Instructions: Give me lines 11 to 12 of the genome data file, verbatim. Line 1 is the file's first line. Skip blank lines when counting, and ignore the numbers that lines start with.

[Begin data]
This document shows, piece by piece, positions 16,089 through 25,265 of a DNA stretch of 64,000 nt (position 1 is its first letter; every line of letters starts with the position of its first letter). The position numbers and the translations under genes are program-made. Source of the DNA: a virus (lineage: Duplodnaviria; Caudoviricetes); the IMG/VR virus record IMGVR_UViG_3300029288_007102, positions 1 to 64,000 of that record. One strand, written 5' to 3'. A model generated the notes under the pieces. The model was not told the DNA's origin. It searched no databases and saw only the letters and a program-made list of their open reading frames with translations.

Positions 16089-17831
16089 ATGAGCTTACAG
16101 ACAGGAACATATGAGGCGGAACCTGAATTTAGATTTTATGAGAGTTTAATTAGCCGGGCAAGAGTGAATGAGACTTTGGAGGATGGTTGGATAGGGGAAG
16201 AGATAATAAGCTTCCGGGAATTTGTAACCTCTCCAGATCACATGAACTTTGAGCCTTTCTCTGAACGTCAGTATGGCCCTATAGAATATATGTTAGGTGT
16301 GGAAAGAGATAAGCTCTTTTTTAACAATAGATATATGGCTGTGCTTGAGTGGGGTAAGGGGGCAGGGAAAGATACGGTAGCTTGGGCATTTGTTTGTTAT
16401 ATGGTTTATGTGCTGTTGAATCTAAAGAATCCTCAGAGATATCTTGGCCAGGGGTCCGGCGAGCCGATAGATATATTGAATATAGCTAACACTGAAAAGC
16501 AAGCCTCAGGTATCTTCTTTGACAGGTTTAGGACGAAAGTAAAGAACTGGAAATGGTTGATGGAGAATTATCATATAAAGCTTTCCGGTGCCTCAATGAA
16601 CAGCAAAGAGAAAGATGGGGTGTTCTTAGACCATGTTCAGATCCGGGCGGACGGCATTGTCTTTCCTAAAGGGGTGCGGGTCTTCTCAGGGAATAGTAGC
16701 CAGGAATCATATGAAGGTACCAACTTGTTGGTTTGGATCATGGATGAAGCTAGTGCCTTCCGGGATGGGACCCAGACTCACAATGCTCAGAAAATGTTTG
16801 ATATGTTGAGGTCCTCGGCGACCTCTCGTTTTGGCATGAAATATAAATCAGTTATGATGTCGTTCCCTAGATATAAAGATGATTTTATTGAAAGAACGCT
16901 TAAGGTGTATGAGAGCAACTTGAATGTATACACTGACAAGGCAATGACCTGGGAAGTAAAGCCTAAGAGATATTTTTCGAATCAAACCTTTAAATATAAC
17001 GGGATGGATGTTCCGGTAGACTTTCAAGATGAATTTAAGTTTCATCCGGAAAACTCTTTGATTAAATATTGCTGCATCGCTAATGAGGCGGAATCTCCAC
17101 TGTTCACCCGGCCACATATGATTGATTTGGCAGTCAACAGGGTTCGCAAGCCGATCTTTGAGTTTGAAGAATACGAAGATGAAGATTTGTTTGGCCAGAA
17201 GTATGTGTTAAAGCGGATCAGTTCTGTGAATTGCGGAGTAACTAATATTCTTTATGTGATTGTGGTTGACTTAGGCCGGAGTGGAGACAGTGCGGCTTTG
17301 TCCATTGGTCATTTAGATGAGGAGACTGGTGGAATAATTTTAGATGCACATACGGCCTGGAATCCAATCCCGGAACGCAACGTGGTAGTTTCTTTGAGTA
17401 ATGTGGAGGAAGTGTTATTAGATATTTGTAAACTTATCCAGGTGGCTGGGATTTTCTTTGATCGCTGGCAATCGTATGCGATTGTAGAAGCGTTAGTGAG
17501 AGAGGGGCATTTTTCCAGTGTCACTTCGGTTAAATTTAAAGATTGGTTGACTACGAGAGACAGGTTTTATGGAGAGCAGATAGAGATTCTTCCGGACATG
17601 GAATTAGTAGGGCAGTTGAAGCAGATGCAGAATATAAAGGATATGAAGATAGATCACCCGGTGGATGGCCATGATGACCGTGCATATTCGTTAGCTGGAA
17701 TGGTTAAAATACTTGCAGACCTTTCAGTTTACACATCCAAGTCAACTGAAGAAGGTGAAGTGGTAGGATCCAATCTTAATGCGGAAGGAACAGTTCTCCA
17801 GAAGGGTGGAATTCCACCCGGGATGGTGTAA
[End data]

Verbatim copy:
16801 ATATGTTGAGGTCCTCGGCGACCTCTCGTTTTGGCATGAAATATAAATCAGTTATGATGTCGTTCCCTAGATATAAAGATGATTTTATTGAAAGAACGCT
16901 TAAGGTGTATGAGAGCAACTTGAATGTATACACTGACAAGGCAATGACCTGGGAAGTAAAGCCTAAGAGATATTTTTCGAATCAAACCTTTAAATATAAC